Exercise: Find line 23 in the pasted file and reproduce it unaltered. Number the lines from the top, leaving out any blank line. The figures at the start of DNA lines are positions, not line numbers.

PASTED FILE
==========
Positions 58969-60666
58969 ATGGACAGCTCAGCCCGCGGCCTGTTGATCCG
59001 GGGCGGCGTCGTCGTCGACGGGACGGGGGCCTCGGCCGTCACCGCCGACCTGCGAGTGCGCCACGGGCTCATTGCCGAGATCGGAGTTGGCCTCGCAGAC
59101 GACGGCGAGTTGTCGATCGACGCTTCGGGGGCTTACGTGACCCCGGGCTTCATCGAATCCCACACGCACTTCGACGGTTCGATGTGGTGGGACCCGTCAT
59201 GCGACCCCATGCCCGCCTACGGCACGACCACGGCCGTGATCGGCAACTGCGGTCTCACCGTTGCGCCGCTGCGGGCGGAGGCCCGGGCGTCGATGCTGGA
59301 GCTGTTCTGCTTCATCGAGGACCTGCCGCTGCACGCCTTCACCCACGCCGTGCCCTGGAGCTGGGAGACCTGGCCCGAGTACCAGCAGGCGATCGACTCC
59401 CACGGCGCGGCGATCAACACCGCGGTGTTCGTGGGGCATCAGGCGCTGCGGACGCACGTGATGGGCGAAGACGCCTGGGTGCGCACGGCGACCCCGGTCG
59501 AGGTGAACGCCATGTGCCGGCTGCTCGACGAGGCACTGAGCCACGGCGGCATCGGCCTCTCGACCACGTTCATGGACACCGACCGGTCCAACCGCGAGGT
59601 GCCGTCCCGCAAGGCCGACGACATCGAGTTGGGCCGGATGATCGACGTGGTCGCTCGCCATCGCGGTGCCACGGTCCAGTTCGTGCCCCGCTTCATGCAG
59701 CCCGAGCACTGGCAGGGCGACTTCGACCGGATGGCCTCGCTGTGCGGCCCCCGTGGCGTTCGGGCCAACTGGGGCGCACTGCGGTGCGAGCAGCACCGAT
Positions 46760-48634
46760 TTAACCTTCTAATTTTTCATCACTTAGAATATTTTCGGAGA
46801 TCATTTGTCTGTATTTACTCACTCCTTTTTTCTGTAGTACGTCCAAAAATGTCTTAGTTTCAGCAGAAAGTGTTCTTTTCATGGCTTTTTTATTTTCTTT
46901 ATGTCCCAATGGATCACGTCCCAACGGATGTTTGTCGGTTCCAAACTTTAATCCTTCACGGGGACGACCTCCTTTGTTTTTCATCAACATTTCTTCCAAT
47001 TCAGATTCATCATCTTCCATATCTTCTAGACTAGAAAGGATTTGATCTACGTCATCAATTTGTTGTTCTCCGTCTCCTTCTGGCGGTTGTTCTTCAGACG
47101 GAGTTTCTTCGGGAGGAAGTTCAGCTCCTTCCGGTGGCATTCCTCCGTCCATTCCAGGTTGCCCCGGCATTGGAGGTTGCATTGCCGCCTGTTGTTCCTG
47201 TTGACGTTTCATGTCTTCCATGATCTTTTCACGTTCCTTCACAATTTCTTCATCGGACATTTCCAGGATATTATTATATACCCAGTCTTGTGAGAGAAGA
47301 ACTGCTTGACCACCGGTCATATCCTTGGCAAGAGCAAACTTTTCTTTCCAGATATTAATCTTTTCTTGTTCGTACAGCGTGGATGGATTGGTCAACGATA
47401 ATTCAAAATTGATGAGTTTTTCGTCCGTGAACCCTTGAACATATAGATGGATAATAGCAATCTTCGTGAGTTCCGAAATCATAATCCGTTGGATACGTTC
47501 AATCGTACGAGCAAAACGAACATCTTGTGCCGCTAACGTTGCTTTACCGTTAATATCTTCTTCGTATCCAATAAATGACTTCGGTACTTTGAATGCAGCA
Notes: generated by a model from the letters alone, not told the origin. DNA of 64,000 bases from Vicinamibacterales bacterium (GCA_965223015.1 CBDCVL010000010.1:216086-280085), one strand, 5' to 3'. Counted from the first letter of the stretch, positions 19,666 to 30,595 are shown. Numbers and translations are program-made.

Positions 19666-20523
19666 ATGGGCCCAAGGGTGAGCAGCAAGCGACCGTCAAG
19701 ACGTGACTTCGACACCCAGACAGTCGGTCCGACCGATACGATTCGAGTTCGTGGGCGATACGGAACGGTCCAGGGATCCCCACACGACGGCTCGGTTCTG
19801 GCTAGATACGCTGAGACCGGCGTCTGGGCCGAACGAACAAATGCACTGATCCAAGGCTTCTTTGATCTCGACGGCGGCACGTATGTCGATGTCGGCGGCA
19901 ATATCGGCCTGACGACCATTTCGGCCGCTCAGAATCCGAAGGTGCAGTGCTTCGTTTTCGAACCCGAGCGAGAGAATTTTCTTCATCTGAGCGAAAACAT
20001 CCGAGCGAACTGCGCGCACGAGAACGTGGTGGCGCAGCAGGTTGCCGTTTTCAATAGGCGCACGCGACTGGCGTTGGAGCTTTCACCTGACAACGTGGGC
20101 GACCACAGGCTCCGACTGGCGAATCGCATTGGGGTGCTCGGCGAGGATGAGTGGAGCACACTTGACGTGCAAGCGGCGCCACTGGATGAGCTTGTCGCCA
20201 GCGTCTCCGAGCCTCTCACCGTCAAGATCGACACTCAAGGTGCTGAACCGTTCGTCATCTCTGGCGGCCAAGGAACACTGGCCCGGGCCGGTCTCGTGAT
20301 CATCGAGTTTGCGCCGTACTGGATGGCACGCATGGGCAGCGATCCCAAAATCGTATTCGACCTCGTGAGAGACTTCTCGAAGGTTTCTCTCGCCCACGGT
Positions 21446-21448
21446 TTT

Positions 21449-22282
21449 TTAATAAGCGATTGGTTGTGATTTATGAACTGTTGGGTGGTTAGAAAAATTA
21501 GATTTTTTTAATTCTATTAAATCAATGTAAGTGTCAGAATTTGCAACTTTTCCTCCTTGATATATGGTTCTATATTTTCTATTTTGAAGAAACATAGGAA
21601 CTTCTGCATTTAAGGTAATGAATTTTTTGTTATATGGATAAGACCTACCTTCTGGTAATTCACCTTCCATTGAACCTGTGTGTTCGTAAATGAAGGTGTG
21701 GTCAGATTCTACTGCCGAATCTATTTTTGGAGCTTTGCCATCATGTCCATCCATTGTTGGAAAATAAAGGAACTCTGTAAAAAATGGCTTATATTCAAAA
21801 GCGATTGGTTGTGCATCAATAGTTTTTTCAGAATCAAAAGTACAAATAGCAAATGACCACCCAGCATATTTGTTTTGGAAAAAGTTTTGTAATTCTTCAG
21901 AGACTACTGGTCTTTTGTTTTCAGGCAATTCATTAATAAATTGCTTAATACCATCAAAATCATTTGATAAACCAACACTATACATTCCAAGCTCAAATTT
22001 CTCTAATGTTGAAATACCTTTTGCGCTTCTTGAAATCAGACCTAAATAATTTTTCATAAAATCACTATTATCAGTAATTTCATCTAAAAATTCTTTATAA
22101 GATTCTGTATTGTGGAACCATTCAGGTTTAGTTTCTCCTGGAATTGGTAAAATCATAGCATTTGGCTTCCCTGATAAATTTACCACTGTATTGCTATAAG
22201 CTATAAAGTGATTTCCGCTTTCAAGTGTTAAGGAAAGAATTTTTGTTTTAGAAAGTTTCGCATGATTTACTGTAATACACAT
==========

19666 ATGGGCCCAAGGGTGAGCAGCAAGCGACCGTCAAG